In today’s rising tax environment, if I told you there was an investment account available that provided “Triple-Tax Benefits” you would probably not believe me. So, let me introduce you to the Health Savings Account (also known as HSA) which is still sneaking under the radar. With ongoing health care expenses as one of the highest inflating costs each year, you should consider taking advantage of these amazing accounts, if you qualify.
What is an HSA?
A Health Savings Account is a savings account that allows you to set aside money each year (until you enroll in Medicare- age 65) to save for future medical expenses. If you have an employer or self-obtained health insurance plan that qualifies for participation, you can receive several tax benefits if you (or your employer) make contributions into an HSA. If the funds are used to cover qualified medical expenses when withdrawn, then you pay no tax on the withdrawals. Many HSA plans allow you to invest in mutual funds within the plan which could help the value of the account grow significantly over time.
How do you know if you qualify for an HSA contribution? Your health insurance plan must be considered a High-Deductible Health Plan or HDHP. Most health insurance plans will tell you right from the start if your plan is “HSA Qualified.” If not, here are the three qualifications to confirm your participation:
- You are not enrolled in Medicare
- Your HDHP must have a minimum annual deductible of $1,400 for self-only coverage or $2,800 for family coverage (2021 limits)
- Your HDHP must have an annual cap on out-of-pocket maximum expenses at $7,000 for self-only coverage and $14,000 for family coverage (2021 limits)1
Triple Tax Benefits
So, why are these accounts so great? First, you get an “above-the-line” tax deduction on your federal tax return for your total contributions into the HSA for the year. Second, your contributions and any income or dividend payouts each year grow tax-free while invested in the account. And lastly, when you need to withdraw funds, no tax is due on any of your contributions or earnings just as long as the withdrawal is being applied towards qualified medical expenses. Show me another account with these amazing features… there is none.
What are the Limits?
For 2021, the self-only contribution limit is $3,600 and $7,200 for a family plan. These figures have increased each year in the past, so we expect them to continue to rise in future years as well. Contributions made directly by employers are tax-free and not included for income or FICA taxes. If your employer contributes less than the limit maximum, you can make up the difference.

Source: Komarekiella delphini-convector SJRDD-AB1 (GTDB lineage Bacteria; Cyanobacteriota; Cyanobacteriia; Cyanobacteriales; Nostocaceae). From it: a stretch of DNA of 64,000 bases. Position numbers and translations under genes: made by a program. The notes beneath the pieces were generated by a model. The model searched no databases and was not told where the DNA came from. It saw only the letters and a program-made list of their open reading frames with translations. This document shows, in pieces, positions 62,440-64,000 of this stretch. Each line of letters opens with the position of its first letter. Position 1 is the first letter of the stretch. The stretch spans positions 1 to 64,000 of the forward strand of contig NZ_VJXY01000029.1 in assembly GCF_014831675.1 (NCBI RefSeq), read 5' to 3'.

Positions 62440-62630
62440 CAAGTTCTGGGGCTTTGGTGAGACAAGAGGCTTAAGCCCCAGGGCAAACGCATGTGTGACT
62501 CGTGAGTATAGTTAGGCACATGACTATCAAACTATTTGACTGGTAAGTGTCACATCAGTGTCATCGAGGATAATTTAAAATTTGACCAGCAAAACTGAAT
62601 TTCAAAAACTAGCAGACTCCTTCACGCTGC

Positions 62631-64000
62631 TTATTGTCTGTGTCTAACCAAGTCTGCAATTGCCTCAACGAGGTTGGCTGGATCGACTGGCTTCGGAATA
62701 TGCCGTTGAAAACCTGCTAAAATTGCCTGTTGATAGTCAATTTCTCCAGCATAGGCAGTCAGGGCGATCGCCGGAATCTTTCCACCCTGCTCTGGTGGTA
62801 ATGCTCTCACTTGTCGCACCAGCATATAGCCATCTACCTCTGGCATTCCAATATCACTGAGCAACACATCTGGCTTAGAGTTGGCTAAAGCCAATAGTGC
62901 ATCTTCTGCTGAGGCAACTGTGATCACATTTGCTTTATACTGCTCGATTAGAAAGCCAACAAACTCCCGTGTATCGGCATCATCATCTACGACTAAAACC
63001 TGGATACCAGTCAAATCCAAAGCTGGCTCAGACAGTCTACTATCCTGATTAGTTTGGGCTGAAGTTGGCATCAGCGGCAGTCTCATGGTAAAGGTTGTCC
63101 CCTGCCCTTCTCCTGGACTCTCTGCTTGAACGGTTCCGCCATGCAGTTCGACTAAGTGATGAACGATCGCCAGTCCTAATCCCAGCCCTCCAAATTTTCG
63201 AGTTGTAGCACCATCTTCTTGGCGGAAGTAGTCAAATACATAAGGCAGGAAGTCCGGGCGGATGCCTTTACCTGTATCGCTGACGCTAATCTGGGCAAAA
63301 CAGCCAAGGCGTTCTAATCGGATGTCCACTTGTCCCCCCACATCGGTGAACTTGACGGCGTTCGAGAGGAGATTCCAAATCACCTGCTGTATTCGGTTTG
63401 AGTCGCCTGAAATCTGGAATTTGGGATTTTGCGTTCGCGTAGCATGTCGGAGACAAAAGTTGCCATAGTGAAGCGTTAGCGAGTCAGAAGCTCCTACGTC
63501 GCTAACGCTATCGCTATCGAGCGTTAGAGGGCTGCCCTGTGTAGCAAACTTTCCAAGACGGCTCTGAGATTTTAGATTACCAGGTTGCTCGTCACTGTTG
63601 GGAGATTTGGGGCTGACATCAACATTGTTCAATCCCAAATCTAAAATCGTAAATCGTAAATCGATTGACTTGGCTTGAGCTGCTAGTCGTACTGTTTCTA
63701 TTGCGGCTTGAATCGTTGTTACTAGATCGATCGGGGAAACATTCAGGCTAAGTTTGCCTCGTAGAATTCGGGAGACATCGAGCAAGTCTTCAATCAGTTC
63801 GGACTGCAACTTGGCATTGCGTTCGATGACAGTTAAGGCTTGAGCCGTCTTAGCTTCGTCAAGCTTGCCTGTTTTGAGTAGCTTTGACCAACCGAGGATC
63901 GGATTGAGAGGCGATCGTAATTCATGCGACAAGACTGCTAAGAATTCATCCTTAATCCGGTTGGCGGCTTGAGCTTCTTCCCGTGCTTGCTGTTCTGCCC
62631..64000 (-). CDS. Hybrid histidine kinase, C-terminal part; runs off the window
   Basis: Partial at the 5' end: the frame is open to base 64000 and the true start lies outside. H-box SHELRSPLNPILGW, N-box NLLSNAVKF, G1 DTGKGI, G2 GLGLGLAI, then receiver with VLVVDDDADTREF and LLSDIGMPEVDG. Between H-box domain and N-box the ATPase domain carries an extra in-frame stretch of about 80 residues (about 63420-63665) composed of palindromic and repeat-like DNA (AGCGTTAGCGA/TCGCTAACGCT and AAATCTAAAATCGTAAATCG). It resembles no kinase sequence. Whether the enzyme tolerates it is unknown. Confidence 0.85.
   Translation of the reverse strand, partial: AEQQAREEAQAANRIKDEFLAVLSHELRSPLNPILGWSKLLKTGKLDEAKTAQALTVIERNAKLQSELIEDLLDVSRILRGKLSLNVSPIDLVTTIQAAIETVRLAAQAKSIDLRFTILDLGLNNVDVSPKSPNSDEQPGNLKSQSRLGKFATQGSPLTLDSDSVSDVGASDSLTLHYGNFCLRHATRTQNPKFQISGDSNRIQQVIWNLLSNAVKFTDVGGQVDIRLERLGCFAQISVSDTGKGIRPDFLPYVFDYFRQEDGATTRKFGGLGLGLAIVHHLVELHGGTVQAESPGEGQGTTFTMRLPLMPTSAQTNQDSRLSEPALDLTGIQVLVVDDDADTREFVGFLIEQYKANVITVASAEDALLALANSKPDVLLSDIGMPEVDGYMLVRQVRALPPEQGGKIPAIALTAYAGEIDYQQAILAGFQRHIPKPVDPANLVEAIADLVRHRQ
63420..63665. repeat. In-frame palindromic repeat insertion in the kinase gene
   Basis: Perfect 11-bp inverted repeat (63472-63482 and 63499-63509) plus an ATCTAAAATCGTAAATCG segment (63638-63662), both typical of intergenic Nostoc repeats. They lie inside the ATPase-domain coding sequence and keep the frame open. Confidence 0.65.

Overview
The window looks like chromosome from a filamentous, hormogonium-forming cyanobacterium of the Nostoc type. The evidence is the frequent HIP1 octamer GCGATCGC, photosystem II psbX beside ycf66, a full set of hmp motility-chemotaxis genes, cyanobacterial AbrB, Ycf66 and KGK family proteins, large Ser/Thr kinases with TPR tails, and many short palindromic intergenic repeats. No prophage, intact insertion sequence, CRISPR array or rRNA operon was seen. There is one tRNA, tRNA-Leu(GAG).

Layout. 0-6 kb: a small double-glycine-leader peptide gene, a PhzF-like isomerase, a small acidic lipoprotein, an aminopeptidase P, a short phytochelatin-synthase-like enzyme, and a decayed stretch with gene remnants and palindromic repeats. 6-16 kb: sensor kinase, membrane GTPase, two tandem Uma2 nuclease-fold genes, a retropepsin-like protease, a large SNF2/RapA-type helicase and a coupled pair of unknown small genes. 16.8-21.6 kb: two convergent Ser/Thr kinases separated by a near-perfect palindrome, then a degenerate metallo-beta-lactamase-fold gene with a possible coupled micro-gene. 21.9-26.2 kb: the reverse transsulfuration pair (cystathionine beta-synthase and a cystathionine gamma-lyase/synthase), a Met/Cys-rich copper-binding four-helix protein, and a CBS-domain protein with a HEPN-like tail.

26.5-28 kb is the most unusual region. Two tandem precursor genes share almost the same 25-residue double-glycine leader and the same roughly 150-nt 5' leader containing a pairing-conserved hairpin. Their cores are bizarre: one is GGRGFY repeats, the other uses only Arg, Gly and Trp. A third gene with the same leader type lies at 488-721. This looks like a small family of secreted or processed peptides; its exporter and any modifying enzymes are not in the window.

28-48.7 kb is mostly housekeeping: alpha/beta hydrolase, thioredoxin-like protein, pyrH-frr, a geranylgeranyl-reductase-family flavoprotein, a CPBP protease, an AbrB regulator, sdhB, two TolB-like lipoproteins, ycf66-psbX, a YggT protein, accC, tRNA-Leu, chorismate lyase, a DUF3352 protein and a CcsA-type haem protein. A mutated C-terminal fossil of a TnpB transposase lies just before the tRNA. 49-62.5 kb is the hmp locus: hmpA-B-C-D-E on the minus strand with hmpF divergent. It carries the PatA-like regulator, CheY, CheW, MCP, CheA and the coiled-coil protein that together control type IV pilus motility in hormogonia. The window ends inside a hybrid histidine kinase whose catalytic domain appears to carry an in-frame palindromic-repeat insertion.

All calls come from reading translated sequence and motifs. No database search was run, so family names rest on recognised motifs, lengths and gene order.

What Expenses are Covered?
Distributions from an HSA are tax-free if used to pay for qualified medical expenses for you, your spouse, or your dependents. Generally, an eligible expense is anything prescribed by a doctor for a medical condition that returns you to a normal state of health (like doctor bills, prescriptions, eyeglasses, or fillings). Certain insurance premiums are also eligible such as long-term care and COBRA.2
Even though you’re not eligible to make HSA contributions once enrolled in Medicare, you can use existing HSA funds to pay for Medicare premiums for you and your spouse. A more detailed list of qualified medical expenses is available on the IRS website under IRS Publication 502.
Non-Medical Withdrawal Penalties
Funds can be withdrawn tax-free at any age to pay for qualified medical expenses. However, if funds are withdrawn prior to age 65, for non-medical expense purposes, then the withdrawal is subject to ordinary income tax plus a 20% penalty. Once you reach age 65, the 20% penalty is eliminated and you can withdraw funds just like any typical traditional IRA or 401K and just pay ordinary income taxes on the withdrawal.
During retirement, one of the largest costs that many of us will face is the increasing cost of medical insurance supplements, prescription drugs costs, your portion of the Medicare premiums, and rising healthcare costs in general as life expectancies continue to increase. A great way to help supplement these future unexpected costs is to take advantage of the maximum contribution limits into a health savings account. While you likely can’t make a cost or age prediction for something unforeseen as future medical expenses, you can have a plan in place to be prepared for the unexpected.
1J.K Lasser’s Your Income Tax 2021, John Wiley & Sons, Inc., JK Lasser Institute, 2021, pp. 58-65
2HealthSavings.com, “What Can You Pay for with your HSA”, 2021 Health Savings Administrators